Why do students play sports in college?


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A birds-eye view of the Penn State stadium located in University Park, Pennsylvania.

In high school, many students show their love and dedication for sports with hours of practice a day and weekly games. Whether in the spring, fall or winter, student athletes put a lot on their plate by balancing sports, academics and social lives. Many have the motivation to pursue their sport in college and maybe further, but what factors influence their decision?

Junior Mia Kemp maintains a captain position for the women’s varsity soccer team at Stephen Decatur High School and has had the goal of playing soccer in college until questioning it recently. Though she recognizes that continuing to play soccer at a collegiate level will reap some benefits, she also mentions committing to a team in college is a huge responsibility

“I am not 100 percent sure because of different factors,” she said. “For one being, I want to become a doctor and I don’t know if that will be too much to juggle everything.”

For the majority of colleges, being a part of a sports team means several hour long practices a day, having to take amazing care of your body and traveling for games. Whether devoting this time and effort is worth it can vary depending on an athletes goals. Kemp, for example, wants a career involving many time consuming classes and years of hard work, making her question whether both playing on a sports team and rigorous classes are feasible. But for others, this endeavor might be perfect.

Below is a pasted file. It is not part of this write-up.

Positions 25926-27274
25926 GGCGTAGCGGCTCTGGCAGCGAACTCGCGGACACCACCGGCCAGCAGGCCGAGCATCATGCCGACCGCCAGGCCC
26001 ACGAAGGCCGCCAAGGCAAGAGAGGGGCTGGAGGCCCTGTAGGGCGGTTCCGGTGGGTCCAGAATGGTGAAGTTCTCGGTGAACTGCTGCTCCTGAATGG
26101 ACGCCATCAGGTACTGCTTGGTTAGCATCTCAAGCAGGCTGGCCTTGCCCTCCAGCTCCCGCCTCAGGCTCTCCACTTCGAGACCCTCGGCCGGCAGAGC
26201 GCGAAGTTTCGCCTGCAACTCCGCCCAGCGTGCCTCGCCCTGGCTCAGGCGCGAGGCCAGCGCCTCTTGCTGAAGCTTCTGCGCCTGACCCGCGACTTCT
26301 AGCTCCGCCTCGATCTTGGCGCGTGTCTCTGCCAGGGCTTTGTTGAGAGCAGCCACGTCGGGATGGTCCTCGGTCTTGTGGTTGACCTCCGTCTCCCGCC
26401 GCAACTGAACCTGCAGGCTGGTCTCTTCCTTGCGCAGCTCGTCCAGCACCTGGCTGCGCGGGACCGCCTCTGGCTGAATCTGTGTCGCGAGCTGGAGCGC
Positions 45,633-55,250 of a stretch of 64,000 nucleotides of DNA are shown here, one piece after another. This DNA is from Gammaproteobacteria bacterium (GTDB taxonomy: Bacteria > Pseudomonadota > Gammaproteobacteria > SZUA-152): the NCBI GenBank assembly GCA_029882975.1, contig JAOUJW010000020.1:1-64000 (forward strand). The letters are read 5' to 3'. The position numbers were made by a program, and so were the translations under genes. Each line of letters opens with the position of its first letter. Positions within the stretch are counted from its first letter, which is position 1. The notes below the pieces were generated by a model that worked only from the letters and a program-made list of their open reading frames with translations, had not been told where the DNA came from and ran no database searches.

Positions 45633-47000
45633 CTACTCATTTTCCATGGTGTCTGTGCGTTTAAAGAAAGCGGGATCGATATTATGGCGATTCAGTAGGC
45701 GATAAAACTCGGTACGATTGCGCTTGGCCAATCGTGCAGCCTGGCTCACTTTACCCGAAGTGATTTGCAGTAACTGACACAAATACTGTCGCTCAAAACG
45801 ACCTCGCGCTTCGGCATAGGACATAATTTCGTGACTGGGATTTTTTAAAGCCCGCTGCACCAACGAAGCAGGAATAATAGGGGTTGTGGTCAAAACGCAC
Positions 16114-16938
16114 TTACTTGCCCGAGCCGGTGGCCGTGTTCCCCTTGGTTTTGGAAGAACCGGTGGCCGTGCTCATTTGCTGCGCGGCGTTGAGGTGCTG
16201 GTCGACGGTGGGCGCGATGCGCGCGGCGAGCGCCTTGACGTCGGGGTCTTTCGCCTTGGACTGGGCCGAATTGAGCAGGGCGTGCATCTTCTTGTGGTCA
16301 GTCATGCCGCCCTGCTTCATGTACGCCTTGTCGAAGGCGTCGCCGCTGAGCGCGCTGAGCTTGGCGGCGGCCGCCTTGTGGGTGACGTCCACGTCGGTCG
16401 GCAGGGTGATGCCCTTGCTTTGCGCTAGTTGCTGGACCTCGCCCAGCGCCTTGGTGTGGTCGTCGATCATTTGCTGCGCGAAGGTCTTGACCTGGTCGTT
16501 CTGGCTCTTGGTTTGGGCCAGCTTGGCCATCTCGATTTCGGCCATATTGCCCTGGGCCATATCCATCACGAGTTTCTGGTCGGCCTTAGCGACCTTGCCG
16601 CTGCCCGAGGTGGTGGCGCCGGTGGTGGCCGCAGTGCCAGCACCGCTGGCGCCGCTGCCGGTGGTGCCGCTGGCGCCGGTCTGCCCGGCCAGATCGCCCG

Senior Emma Meyer has committed to a Division I college in North Carolina after playing on the women varsity lacrosse team for four years.

“At the start of ninth grade it was time to start thinking about the continuance of my lacrosse career at the collegiate level,” she said. “There were some ups and downs especially when COVID-19 hit, and the recruiting process was put on hold, but I am so thankful over the winter I was able to verbally commit to Gardner-Webb University. I am so excited to start this next chapter of my life.”

Playing a sport in college can offer many assets to new and incoming freshman. Living and playing with your team everyday gives students a built-in community, something new members of colleges sometimes struggle to find. Those relationships you build with your teammates, coaches, administrative staff and professors will continue after your four years of playing. They will be people to give references on your résumé, help with getting job opportunities.

Another driving factor that pushes many high-school athletes to try to get recruited is financial aid. Annual tuition for colleges is gradually increasing, causing more and more students to strive for any kind of scholarship they can receive. Whether it be a full ride or just a partial scholarship, hours of work trying to be noticed by coaches are put in to reach this goal.

Junior Kayla Brady has played both recreational and club lacrosse since the age of five and previously had her mind set on playing in college as well. This past year however, she has realized the majority of her motivation came from pressure to earn a scholarship.

“Lacrosse used to be fun and I love playing the game,” she said. “But the past few years it became way more about the money and politics of everything, I got burnt out. I was very sad to make the decision of not playing in college but I just think it’s the best for me.”

While nearly all student athletes work hard to maintain good grades and practice every day, numerous factors can contribute to the decision to taking an athletic career further and playing a sport at the collegiate level. It seems athletes make the best decision for themselves by weighing  the factors and deciding what their long term goals are.